The building of Pandaemonium

From the cover of Pandaemonium
From the cover of Pandaemonium

It’s that time of the year when people start producing lists of their books of the year. This year the choice ought to be an easy one. The book of 2012 is one collated between 1937 and its author’s death in 1950, then not published until 1985, left to dwindle into obscurity except in the hearts of a diehard few, then resurgent (and republished) once again in 2012 as the inspiration behind the extraordinary opening ceremony of the London Olympic Games.

The book is Humphrey Jennings’ Pandaemonium, or to give its full time: Pandaemonium 1660-1886: The coming of the machine as seen by contemporary observers. I wrote a post on my British Library Moving Image blog a couple of days after the opening ceremony, entitled Pandaemonium and the Isles of Wonder, which pointed out the profound relationship between Jennings’ book and Danny Boyle’s vision of a new Jerusalem. I had been a bit bewildered at first by the ceremony on TV, but the scenarist of the ceremony, Frank Cottrell Boyce, mentioned in a Guardian piece that Pandaemonium had been an inspiration to Boyle and himself, and suddenly everthing fell into place. Others picked up on the association as well, and there was a rush of people seeking copies only to find that it was out of print and copies were scarce and pricey. Happily someone had been thinking ahead, as Icon Books have republished the book, with a foreword by Boyce. For anyone interested in social, political, industrial or scientific history, or in the relationship of film to such matters, Pandaemonium is an essential read.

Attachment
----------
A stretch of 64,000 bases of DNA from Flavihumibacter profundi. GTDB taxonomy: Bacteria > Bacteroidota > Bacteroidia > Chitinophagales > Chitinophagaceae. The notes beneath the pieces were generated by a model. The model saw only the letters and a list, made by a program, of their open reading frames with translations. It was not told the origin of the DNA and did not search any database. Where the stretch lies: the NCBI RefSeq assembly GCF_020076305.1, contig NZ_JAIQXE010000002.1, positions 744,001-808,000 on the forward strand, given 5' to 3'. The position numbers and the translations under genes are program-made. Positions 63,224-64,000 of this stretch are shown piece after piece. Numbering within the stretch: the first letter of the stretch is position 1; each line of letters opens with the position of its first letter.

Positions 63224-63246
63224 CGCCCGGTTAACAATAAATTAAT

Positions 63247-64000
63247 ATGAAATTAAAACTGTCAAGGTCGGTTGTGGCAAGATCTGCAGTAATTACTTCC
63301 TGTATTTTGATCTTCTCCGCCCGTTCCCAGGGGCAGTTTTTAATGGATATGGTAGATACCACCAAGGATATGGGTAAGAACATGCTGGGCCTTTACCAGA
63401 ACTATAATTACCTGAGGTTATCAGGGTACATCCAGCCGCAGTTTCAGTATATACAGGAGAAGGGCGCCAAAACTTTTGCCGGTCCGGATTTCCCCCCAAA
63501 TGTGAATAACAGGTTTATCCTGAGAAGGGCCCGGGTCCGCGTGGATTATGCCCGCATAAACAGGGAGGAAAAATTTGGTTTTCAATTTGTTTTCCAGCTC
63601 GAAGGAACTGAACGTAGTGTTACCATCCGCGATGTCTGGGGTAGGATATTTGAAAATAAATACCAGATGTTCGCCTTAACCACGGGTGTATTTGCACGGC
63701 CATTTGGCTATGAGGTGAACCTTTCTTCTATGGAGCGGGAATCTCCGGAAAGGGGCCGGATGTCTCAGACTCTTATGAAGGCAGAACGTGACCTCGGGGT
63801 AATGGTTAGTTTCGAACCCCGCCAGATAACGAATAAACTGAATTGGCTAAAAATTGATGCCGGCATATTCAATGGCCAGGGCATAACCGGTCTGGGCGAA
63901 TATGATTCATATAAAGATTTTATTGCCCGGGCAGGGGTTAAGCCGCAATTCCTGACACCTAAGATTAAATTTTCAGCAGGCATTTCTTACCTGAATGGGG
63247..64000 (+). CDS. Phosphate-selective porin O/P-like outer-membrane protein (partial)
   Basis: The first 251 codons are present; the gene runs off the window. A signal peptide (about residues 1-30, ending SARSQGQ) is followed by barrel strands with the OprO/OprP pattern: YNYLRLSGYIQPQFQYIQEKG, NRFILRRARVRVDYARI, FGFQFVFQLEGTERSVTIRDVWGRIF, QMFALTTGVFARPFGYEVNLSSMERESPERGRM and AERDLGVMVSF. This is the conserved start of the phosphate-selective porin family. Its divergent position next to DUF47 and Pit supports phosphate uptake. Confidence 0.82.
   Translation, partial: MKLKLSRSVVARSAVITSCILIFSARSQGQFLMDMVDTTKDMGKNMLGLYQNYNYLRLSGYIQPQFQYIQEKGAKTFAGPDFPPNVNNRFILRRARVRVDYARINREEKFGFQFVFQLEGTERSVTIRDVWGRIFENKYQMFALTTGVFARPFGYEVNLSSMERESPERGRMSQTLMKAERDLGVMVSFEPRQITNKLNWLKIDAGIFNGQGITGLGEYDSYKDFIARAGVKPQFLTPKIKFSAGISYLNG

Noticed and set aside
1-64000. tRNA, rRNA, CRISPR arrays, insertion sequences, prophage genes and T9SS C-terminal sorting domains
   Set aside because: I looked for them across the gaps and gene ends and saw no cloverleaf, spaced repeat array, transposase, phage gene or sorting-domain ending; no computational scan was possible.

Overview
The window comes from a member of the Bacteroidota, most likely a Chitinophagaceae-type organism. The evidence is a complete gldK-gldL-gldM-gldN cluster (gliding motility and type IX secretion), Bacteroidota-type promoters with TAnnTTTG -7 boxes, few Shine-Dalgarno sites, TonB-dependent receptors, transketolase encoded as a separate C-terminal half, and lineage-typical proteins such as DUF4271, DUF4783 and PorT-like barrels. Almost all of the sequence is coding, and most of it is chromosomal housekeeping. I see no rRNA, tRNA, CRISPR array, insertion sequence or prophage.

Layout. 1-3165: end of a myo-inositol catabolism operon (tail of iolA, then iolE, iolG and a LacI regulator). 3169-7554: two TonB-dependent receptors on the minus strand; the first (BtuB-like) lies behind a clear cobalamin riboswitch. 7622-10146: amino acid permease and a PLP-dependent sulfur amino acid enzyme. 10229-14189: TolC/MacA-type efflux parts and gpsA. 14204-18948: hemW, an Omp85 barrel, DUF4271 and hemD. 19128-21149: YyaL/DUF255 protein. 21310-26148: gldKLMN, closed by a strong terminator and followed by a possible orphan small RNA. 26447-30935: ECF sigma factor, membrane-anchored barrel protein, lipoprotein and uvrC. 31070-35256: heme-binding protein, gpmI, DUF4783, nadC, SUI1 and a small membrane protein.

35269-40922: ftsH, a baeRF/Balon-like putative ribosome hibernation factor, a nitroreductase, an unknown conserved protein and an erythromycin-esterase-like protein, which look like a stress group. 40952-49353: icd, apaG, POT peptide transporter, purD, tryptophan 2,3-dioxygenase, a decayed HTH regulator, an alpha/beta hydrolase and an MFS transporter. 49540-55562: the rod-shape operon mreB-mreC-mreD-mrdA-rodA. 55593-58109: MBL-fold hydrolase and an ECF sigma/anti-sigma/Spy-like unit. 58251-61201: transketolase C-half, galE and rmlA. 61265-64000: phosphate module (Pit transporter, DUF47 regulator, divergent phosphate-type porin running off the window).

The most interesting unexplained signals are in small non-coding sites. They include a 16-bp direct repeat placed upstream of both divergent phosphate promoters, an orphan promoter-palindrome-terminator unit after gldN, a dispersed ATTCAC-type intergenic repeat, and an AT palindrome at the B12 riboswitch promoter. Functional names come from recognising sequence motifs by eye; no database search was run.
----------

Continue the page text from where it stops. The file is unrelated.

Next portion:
Humphrey Jennings (1907-1950) was a documentary filmmaker, renowed for such impressionistic yet forceful records of Britain in a time of war as Listen to Britain (1942, co-directed with Stewart McAllister), Fires Were Started (1943) and A Diary for Timothy (1946). Like others in the British documentary movement Jennings was greatly interested in the underlying forces of industry and economics that shaped society and thereby the films that he made of that society. He began collecting historical texts (extracts which he called Images) from poets, diarists, sientists, industrialist and the like, dating from 1660 (when John Milton wrote a passage in his epic poem Paradise Lost which includes the the key Image of the building of Pandaemonium, the capital of Hell, that particularly inspired Boyce and Boyle) to 1886, which collectively documented the rise of the machine age. In his notes for an introduction, Jennings called it “the imaginative history of the Industrial Revolution”. The work was unfinished at Jennings’ untimely death and was only completed by editors Mary-Lou Jennings (daughter of the filmmaker) and Charles Madge in 1985.

The new edition has a foreword by Frank Cottrell Boyce, who describes how the booked helped inspire the vision of the history of the modern age in Britain that was expounded in Boyce and Boyle’s ceremony. He expresses key elements that Jennings brought to their work through his own set of Images. He also supplies the narrative of how the book came to him. He was originally given a copy by the film director Julian Temple, whose incendiary documentary London – The Modern Babylon, was released this year (and is now available on DVD); itself a collection of Images (in the form of archive footage of London) documenting how London’s outsiders have helped change the city throughout the course of the twentieth century.